Keep on ringing – an informal view of the October 2017 Exec Meeting

The Guild’s primary objective is to support and encourage traditional bell ringing in the Diocese of Guildford, and business conducted at the October meeting evidenced the success that the Guild continues to achieve in that endeavour.

The very successful project to renew the eight bells at Godalming, partly funded by the Bridget Gordon Legacy, is now complete. Work on renewing the bells at Bramley is well under way and should be completed in the New Year. A major renewal project at Yorktown is being developed and should proceed in 2018. Proposals for a new ringing gallery at Chertsey are also in hand, with structural investigations being made. Proposals for a new ring of bells at Byfleet are also being supported by the Bridget Gordon Legacy. Separately from the Bridget Gordon Legacy, but supported by the Bell Restoration Fund, work on the restoration of Ewhurst bells is in hand.

Six new or greatly improved rings of bells in the Diocese – almost 10 % of our total ringing towers – is a major achievement by anyone’s standards. Who can seriously question what the Guild is for?

But that is not all. Another big issue of the moment is Safeguarding. The Church of England is working hard to raise its game in this area. It is no longer about a few DBS checks for leaders and trainers of ringers, but a whole new policy towards all volunteers. Jackie Roberts, our Guild Master, arranged for the Diocesan safeguarding team to present a special training course for tower captains and all leaders of ringing, and PCCs are now requiring all volunteer leaders to attend similar events. This is being supplemented by a ‘safer recruitment’ initiative by the church, which will require PCCs to implement a more formal recruitment and management process for the huge number of volunteers who work in the church. Jackie is working hard with our own safeguarding team to update our advice in this area, although as a members’ organisation we can’t undertake formal checks ourselves, we are taking steps to manage our responsibilities safely.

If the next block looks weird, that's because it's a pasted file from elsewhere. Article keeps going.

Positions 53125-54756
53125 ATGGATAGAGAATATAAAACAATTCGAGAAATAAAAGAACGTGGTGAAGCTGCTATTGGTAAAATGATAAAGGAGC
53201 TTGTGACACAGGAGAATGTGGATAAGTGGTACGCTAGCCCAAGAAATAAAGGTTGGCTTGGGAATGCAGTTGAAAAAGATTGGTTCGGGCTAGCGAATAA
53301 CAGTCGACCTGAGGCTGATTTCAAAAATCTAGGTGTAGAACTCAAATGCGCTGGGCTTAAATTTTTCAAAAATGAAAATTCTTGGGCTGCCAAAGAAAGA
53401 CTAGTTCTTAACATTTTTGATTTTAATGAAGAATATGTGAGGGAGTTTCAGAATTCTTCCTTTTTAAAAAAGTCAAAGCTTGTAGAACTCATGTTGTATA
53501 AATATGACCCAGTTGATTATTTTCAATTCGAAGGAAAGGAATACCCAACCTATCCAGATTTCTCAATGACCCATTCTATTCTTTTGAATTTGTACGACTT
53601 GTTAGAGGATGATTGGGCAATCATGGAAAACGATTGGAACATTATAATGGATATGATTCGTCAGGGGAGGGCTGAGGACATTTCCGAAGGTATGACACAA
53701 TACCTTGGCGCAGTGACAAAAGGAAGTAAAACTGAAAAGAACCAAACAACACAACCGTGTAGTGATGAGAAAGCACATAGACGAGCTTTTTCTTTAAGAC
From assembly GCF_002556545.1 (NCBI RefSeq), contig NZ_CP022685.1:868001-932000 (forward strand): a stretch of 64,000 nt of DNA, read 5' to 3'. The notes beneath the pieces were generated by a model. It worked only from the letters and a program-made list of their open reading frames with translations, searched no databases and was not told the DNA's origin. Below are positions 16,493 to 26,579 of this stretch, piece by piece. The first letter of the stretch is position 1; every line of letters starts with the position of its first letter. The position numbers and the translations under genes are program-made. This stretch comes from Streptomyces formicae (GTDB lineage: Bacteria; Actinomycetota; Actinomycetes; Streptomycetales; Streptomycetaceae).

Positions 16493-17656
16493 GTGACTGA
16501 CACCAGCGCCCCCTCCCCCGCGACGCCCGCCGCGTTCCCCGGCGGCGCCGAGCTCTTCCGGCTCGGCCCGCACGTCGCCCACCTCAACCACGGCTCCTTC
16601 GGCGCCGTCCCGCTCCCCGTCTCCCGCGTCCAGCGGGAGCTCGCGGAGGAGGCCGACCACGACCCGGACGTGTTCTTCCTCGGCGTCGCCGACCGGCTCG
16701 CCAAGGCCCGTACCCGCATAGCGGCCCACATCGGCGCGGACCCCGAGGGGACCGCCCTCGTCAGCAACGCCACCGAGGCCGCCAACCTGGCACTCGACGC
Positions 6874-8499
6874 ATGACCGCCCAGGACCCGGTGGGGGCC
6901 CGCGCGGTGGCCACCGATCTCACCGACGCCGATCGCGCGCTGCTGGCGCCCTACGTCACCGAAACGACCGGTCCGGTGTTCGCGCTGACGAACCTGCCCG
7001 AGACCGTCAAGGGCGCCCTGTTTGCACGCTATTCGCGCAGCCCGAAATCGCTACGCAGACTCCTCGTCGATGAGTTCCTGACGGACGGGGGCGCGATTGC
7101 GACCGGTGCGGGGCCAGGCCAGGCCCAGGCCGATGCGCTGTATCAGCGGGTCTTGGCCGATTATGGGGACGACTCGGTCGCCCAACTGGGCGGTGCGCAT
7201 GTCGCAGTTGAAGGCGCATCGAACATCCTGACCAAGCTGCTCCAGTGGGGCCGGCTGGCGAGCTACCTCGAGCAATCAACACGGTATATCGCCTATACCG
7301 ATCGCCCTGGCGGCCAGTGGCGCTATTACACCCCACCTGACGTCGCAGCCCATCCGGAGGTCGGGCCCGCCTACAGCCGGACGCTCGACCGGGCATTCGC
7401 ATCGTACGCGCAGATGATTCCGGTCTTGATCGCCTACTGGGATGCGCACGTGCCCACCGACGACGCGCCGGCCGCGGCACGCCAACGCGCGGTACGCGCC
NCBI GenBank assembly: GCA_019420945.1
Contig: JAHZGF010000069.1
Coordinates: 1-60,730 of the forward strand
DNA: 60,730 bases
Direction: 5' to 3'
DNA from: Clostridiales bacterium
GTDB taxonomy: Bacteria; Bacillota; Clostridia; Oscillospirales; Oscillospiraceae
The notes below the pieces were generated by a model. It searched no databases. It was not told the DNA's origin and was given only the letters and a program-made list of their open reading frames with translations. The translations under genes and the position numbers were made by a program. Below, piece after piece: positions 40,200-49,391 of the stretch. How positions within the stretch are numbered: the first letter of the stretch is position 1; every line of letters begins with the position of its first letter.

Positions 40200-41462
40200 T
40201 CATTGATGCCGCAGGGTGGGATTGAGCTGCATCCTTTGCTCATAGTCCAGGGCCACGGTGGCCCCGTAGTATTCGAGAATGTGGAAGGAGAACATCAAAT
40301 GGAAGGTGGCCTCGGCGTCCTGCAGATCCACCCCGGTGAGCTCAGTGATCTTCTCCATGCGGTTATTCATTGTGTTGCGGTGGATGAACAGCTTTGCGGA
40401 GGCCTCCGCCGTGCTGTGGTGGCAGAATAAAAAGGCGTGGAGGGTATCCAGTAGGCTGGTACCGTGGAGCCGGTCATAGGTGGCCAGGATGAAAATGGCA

Of course, the main purpose of the Guild is to encourage ringing. Mike Bale, our training officer, ran a ‘train the trainer’ course at Aldershot in August and those trainers are now busy teaching new beginners. A ‘Raising and Lowering’ course is also being planned. The Young Ringers group is continuing to develop and has a schedule of future meetings. Some interesting outings had been organised by the districts, including a ‘Ringing Ramble’ organised by the Farnham District involving 13 ringers and four churches. October being Quarter Peal month, there had already been Quarter Peal days held in Leatherhead District where 44 members attempted 16 Quarters, and Farnham District where 9 out of 13 quarters were scored.

The Guild and its membership have been very active. There is plenty of ringing activity every day of the week – if you’re not involved, whatever your ability – it is certainly not through lack of opportunity. Some may say that all this would happen without the Guild, but of course this is not the case. The benefits of meeting people from a wider area, listening to ideas, getting help and encouraging each other just cannot be overestimated.